You can tell by the title of this article just how thrilled I am to be talking about what the Leafs might do at the deadline. I just can’t wait to see which players they spend assets on, just to get a few regular season and playoff games out of before bowing out in the first round again like the bunch of jelly soft, heartless, ridiculously overhyped and underperforming group that they are. Yay!!
Of course, in order to talk about who they should get you first need to know what they need.
They need defense.
That’s why I wrote this same article but with defensive options, you can read that here:
Of course we need to speak about the forward group though. I believe the depth there is better in the sense that the team has Nick Ritchie as a regular scratch and could always turn to players such as Nicholas Robertson, Alex Steeves and Joey Anderson. None of those players can really fill the void if another big injury happens though, like losing John Tavares in the playoffs last year. No teams have players sitting in the wings that can fill that type of void, but I guess the point for me is, except for Alex Kerfoot, the Leafs don’t have any centres that can effectively move up the lineup in case of emergency and even Alex Kerfoot can’t really do it.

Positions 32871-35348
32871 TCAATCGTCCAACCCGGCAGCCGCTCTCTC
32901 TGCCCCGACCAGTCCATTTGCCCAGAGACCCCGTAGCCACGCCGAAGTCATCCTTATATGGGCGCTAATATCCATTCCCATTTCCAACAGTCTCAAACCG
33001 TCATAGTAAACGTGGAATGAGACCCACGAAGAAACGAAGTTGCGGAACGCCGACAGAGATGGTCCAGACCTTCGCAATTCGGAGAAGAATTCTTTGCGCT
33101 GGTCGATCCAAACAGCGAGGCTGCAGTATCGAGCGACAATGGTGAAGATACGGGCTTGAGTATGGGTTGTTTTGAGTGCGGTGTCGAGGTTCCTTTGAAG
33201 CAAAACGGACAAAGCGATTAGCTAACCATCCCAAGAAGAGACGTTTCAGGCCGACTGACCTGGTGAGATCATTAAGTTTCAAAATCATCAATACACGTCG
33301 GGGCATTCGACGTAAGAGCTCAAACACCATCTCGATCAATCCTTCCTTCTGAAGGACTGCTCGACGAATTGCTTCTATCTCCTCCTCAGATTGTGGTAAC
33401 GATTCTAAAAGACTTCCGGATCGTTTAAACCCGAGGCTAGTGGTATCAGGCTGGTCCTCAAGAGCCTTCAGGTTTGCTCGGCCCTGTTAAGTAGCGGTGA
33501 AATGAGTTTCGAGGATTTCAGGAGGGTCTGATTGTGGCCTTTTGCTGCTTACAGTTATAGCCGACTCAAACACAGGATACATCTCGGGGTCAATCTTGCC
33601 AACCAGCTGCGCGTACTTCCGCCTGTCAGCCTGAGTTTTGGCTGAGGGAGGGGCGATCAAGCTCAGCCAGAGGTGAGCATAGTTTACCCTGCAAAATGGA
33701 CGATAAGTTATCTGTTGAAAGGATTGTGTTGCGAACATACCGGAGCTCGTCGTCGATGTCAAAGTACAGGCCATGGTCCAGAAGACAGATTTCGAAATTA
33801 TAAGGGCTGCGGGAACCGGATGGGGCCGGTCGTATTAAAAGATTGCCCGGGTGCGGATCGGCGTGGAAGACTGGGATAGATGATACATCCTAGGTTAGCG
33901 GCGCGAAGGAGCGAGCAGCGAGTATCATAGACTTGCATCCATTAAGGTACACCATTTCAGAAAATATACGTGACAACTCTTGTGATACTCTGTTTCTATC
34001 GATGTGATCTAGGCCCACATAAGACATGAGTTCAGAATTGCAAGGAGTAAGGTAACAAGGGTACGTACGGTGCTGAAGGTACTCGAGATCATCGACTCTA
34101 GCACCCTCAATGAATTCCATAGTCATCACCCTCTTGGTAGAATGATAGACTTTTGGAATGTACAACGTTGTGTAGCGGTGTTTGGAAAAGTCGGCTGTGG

In fact, if you look at the regular bottom 6 players (David Kampf, Ondrej Kase, Ilya Mikheyev, Wayne Simmonds, Jason Spezza, Pierre Engvall, Nick Ritchie and Kyle Clifford), it’s really only Ondrej Kase that has proven that he has the ability to jump into the top 6 if needed. Some may argue that Ilya Mikheyev deserves a shot this season, as he has gotten off to a terrific start after missing a chunk of games to injury, but he has gotten looks there before and simply hasn’t appeared to fit. The playoffs are far more hostile than the regular season (hence why they never make it past the 1st round), so injuries should be expected. If you’re going to make a deep playoff run you need a combination of two things: 1) the depth to weather the injury storm and 2) some luck, because a rash of signifigant injuries will crush you.
It’s for this reason that I would try to target forwards that can line up at centre or wing, can jump into the top 6 if needed and have shown the ability to stay relatively healthy.